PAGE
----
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The Nonindigenous Occurrences section of the NAS species profiles has a new structure. The section is now dynamically updated from the NAS database to ensure that it contains the most current and accurate information. Occurrences are summarized in Table 1, alphabetically by state, with years of earliest and most recent observations, and the tally and names of drainages where the species was observed. The table contains hyperlinks to collections tables of specimens based on the states, years, and drainages selected. References to specimens that were not obtained through sighting reports and personal communications are found through the hyperlink in the Table 1 caption or through the individual specimens linked in the collections tables.




Cynoscion xanthulus
(Orangemouth Corvina)
Fishes
Exotic
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Cynoscion xanthulus Jordan and Gilbert, 1882

Common name: Orangemouth Corvina

Taxonomy: available through www.itis.govITIS logo

Identification: Walker et al. (1961); Howells (1991); Page and Burr (1991).

Size: 90 cm.

Native Range: Marine. Pacific Coast from Gulf of California to Acapulco, Mexico (Page and Burr 1991).

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Alaska auto-generated map
Alaska
Hawaii auto-generated map
Hawaii
Caribbean auto-generated map
Puerto Rico &
Virgin Islands
Guam auto-generated map
Guam Saipan
Hydrologic Unit Codes (HUCs) Explained
Interactive maps: Point Distribution Maps

Nonindigenous Occurrences: The Orangemouth Corvina was stocked in the Salton Sea in southern California from 1950 to 1955 (Walker et al. 1961). It was introduced into New Mexico (Sublette et al. 1990). The Texas Parks and Wildlife Department transferred orangemouth corvina from the Salton Sea to stock Calaveras and Victor Braunig reservoirs in Bexar County, Texas (Howells 1992; Howells and Garrett 1992; Texas Department of Parks and Wildlife 1993).

Table 1. States with nonindigenous occurrences, the earliest and latest observations in each state, and the tally and names of HUCs with observations†. Names and dates are hyperlinked to their relevant specimen records. The list of references for all nonindigenous occurrences of Cynoscion xanthulus are found here.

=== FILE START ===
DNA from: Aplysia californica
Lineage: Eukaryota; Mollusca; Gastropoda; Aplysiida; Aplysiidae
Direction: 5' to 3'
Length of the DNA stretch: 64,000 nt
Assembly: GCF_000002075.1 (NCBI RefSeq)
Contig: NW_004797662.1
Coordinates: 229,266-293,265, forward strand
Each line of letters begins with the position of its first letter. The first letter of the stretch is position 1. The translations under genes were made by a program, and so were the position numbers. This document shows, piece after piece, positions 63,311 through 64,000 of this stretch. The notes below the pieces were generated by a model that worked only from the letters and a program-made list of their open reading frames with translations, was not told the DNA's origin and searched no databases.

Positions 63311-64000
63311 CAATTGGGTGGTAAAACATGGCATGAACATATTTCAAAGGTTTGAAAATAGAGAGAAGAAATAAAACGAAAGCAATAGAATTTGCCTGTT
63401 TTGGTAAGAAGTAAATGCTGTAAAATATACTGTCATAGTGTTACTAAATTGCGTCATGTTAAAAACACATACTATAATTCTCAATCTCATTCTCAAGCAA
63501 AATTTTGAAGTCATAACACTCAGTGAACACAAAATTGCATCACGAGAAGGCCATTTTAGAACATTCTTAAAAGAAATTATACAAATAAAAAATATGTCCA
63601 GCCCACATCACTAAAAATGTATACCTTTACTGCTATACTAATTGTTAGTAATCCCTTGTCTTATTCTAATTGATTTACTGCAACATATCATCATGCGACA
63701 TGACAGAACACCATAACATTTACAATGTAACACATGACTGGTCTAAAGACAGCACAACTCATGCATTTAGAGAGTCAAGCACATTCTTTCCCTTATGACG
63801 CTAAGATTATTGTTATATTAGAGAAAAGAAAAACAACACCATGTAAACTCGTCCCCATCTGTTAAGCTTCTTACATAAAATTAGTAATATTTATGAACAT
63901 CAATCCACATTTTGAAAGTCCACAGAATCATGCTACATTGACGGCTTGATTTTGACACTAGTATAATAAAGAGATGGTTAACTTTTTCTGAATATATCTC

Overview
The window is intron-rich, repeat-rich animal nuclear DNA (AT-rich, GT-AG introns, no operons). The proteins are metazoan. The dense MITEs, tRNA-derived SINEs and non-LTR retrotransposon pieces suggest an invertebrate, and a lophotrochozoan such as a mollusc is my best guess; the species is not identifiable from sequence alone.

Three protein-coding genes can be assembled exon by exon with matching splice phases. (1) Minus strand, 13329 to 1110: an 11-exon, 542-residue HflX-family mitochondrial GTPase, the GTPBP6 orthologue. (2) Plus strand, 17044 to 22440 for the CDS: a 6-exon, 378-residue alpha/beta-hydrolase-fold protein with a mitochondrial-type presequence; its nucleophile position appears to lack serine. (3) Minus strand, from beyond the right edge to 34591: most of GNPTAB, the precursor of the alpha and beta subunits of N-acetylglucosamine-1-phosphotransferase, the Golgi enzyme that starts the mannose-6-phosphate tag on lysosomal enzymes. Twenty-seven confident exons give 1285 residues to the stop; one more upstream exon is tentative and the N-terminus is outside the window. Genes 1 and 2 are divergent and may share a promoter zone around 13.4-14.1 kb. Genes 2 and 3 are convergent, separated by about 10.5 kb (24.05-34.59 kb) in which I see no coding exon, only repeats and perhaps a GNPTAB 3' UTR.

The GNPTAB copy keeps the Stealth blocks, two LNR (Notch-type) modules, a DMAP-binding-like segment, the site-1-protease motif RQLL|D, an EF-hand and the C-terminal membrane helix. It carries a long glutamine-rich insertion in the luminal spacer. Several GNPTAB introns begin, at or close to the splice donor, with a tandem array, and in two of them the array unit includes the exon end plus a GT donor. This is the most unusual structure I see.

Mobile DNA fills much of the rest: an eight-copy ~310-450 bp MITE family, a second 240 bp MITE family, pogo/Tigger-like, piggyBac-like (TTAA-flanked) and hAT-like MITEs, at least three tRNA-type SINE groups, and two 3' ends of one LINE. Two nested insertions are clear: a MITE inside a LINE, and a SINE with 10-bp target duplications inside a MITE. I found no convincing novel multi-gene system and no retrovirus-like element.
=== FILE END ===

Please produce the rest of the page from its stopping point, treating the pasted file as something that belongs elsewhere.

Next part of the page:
StateYear of earliest observationYear of last observationTotal HUCs with observations†HUCs with observations†
California195019561Salton Sea
New Mexico19901990*
Texas198119921Upper San Antonio

Table last updated 9/20/2018

† Populations may not be currently present.

* HUCs are not listed for states where the observation(s) cannot be approximated to a HUC (e.g. state centroids or Canadian provinces).


Means of Introduction: In California, stockings were carried out by the California Department of Fish and Game, and in Texas by the Texas Parks and Wildlife Department, for the purpose of introducing a sportfish. Total number of fish introduced into the Salton Sea did not exceed 272 (Walker et al. 1961); the Texas stockings totaled nearly 770,000 fish (Howells and Garrett 1992).

Status: This species was established in the Salton Sea, California, where it was considered an important sportfish (Walker et al. 1961), but became extirpated in 2003 due to increasing salinity (Page et al. 2013; J. Crayon, California Department of Fish and Game, personal communication). There has been no evidence of reproduction in Texas, and existing populations were predicted to disappear (Howells 1991; Howells 1992; Howells and Garrett 1992). It is extirpated in New Mexico (Sublette et al. 1990).